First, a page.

Not all investment properties are created equally. Do you know what separates a good investment property from a bad one? Many novice investors will jump into an investment purchase without carefully evaluating what will actually be involved to turn a profit. In our latest post, we will help you learn how to tell a good investment property from a bad one when investing in Ohio and Southern California real estate.
Investment real estate in Ohio and Southern California and the surrounding areas is an excellent way to create additional income. Before buying, you will want to know how to tell good investment properties from bad ones. You don’t want to find yourself stuck with a bad house or in over your head with repairs. Below are a few things you should always consider before buying investment property in the Ohio and Southern California area.
You should know a good deal about a neighborhood before investing in it. Is it considered up and coming? What does the future development of the area look like? Future improvements? Look around at the local businesses. Is there a Starbucks on the corner or a discount store? Major retailers pay big money to study the neighborhoods in which they set up shop. When the area is filled with high-end grocery stores and specialty coffee shops, you will likely find a larger market of prospective tenants who will be able to pay the rent each month. Understand the demographics of the buyers and renters in the area. If it is primarily families, focus on making the yard nice, investing in properties with multiple bedrooms and baths. If it is more young singles or empty nesters, you can look at smaller properties, in proximity to lots of local businesses. You should always pass on a bad neighborhood, it is rarely worth the hassles and headaches you are likely to encounter.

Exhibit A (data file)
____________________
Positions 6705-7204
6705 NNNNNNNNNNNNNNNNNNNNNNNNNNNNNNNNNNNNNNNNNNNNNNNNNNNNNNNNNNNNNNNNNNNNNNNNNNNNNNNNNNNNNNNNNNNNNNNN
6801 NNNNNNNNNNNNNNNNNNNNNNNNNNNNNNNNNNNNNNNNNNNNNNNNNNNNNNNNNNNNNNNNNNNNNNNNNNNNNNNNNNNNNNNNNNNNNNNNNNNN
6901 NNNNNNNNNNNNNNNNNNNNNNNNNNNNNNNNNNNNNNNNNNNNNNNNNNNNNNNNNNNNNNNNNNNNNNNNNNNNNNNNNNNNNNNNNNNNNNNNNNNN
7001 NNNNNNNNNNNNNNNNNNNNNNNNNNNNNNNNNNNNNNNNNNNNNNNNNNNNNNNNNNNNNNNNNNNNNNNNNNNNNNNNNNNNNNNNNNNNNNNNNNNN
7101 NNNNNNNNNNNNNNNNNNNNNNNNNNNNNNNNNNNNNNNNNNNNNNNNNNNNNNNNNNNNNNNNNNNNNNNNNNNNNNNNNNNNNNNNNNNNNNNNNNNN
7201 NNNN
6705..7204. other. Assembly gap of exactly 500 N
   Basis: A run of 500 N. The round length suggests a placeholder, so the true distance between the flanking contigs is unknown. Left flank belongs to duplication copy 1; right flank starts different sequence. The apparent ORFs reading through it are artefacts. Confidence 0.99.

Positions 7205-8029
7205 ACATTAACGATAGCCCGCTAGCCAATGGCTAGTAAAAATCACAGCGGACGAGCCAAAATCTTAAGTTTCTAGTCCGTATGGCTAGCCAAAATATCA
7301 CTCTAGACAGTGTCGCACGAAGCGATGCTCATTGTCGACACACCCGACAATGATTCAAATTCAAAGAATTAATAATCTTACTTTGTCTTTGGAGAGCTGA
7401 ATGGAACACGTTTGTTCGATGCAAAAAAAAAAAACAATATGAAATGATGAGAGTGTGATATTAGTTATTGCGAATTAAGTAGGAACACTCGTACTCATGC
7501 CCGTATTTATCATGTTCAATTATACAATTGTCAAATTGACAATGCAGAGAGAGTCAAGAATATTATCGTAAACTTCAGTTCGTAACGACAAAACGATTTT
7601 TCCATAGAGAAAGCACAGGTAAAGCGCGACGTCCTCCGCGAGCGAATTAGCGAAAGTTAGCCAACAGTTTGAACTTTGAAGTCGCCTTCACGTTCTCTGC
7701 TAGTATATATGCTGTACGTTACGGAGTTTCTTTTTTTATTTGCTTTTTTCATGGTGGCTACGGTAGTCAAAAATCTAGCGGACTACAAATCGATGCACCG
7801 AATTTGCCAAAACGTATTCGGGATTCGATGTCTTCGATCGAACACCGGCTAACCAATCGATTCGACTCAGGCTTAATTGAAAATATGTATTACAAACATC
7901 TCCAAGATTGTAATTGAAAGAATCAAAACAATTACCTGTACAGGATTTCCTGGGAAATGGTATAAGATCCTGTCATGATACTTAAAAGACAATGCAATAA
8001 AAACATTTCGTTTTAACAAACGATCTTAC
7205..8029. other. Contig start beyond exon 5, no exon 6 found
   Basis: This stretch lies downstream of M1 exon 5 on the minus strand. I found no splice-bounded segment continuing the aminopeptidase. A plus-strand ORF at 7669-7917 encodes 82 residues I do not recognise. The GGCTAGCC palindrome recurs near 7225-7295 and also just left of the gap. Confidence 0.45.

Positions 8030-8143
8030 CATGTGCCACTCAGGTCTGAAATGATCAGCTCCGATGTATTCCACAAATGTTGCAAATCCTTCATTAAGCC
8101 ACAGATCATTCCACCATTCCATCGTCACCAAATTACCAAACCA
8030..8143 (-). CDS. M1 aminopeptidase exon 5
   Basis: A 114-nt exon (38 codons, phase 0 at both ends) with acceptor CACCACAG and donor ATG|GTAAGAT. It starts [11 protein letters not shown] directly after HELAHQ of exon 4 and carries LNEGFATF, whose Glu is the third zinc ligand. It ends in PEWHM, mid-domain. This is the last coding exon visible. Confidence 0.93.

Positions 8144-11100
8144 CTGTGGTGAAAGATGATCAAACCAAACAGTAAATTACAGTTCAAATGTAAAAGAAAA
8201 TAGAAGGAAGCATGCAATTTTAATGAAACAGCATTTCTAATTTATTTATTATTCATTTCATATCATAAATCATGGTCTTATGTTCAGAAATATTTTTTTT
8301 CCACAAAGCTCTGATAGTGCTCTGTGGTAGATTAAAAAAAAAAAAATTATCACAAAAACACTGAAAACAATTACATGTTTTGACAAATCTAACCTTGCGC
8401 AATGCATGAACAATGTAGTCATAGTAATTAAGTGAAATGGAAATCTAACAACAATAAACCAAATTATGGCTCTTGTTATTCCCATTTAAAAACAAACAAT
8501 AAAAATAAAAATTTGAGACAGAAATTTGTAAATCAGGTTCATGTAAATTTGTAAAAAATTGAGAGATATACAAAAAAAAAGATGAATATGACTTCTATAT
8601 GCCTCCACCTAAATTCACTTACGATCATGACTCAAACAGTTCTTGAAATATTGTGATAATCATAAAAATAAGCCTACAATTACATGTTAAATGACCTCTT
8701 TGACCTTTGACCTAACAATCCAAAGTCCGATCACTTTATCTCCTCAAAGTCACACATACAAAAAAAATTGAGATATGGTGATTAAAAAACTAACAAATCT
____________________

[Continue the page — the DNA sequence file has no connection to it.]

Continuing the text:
You should research what other properties in the neighborhood are selling for and how long they are on the market before selling. If the days on market is dwindling over time, it might be a great time to buy and resell for a profit as this shows greater demand in the area. Also look at what properties are renting for as well as vacancy rates. Are property managers offering specials such as free rent or other incentives? This may mean they are having trouble renting their units out. Always look at properties that have actually sold or recently rented. Simply looking at the listing prices won’t provide you with much information as the listing price can be whatever the owner wants… it doesn’t mean they will get it.
Risk vs. Reward
Before making your investment, you will want to analyze your financial risk vs. reward. There are several equations investors take into account when considering a real estate investment. Some of these include the 70% rule which states that you shouldn’t pay more than 70% of the after repair value or ARV of the house. If you are renting out the property, you can consider the 1% rule which states that you should be able to charge at least 1% of the properties value in rent each month. While you should always consult with an accountant and other professionals, using these gauges will give you quick insight into the potential value of a property.
Limited Photos Or Advertising
Listing photos can sell a property. If there aren’t many photos included in the listing or advertisement, it is likely because there isn’t much to photograph. Bad photos or a short description are a sign that there aren’t many good things to say about the property.
It Has Been For Sale For A Long Time
If a house has been for sale or on the market for a long time, there is likely a reason why. If other investors have been passing on it, it could be signs of a lemon and you should stay away. Even if it a beautiful house, keep your emotion out of it and really ask yourself why the house hasn’t already sold. You can research the renovation history of the house, sales information, and look into the title history to find out if there are liens on the home.
Poorly Done Repairs Or Additions
If the repairs to a house were done poorly, whether by the owner or a bad contractor, you should definitely walk the other way. What other repairs were done poorly that you can’t see? It is likely that the house wasn’t properly maintained, which can lead to big problems down the road. An owner who skimps on repair costs isn’t likely to pay the costs of properly maintaining the property. If there have been additions or renovations to the house, make sure all permits were pulled correctly and that there are no code violations.